- Clay with limestone and bituminous shale, containing the Kimeridge coal.
The strata of Alum bay, now seen in a vertical position, must have been originally quite horizontal, or nearly so. For it is not only extremely improbable that beds of such materials should have been formed[errata 1] in any other manner, but a circumstance which I noticed in Alum bay renders certain the original position of the sand and clay strata. In one of the vertical beds, consisting of loose sand, are several layers of flints, extending from the bottom to the top of the cliff; these flints have been rounded by attrition; are from one inch to eight inches in diameter, and appear to have belonged to the chalk. Now it is inconceivable that these flint pebbles should have been originally deposited in their present position; and they distinctly point out the original horizontality of this series. There are no signs of partial disturbance in the several beds, and it appears therefore that the whole have[errata 2] been moved together, either by elevation or subsidence into the vertical situation.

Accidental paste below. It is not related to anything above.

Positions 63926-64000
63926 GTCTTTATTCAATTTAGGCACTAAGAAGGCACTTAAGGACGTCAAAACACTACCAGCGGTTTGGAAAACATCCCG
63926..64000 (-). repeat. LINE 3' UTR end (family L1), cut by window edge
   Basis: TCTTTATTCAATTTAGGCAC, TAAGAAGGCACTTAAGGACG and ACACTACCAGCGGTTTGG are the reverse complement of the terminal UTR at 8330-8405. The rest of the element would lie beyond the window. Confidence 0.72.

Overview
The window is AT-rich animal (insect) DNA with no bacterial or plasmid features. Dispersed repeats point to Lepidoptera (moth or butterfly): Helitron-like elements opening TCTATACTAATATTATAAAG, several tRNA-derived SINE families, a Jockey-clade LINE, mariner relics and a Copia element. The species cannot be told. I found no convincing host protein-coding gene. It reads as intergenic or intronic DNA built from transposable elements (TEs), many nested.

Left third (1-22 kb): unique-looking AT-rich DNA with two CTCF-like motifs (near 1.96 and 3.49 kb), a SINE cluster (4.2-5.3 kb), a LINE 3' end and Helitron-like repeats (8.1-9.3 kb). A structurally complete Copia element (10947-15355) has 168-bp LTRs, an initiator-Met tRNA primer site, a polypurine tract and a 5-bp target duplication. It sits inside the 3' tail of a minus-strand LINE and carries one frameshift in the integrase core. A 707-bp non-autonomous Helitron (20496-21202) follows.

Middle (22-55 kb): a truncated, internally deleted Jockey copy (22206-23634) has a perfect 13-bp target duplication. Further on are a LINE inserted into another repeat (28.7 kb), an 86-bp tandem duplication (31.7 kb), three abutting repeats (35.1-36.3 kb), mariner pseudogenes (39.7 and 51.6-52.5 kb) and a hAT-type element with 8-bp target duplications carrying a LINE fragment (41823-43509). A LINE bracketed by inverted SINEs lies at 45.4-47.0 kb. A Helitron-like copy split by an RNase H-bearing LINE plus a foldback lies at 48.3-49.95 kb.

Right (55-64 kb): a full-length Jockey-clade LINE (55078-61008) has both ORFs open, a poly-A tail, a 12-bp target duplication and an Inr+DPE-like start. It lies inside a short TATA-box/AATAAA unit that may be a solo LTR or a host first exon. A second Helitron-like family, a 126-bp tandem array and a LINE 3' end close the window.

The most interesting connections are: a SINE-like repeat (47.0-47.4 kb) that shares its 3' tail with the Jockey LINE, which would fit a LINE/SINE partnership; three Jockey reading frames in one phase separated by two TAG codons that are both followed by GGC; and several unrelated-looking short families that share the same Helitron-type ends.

The strata of chalk have evidently suffered a change of position at the same time with the clay and sand; and since the vertical beds of Alum bay, G, are next to the stratum of flinty chalk, which, according to the regular order of superposition, is known to have been the uppermost of the chalk series, it follows, that they are of posterior formation. Moreover, the most northern of these vertical beds is a blue clay, agreeing with the London clay, a bed which always lies over the chalk.
- Other divisions of these strata have been made, and the cause of the differences has already been alluded to. Not every member of the series is perfectly continuous or of uniform thickness; so that when any one is wanting, beds, usually separate, are brought into immediate contact. In making a classification of these beds, those should be considered as principal members, which are most rarely deficient in an extensive tract of country.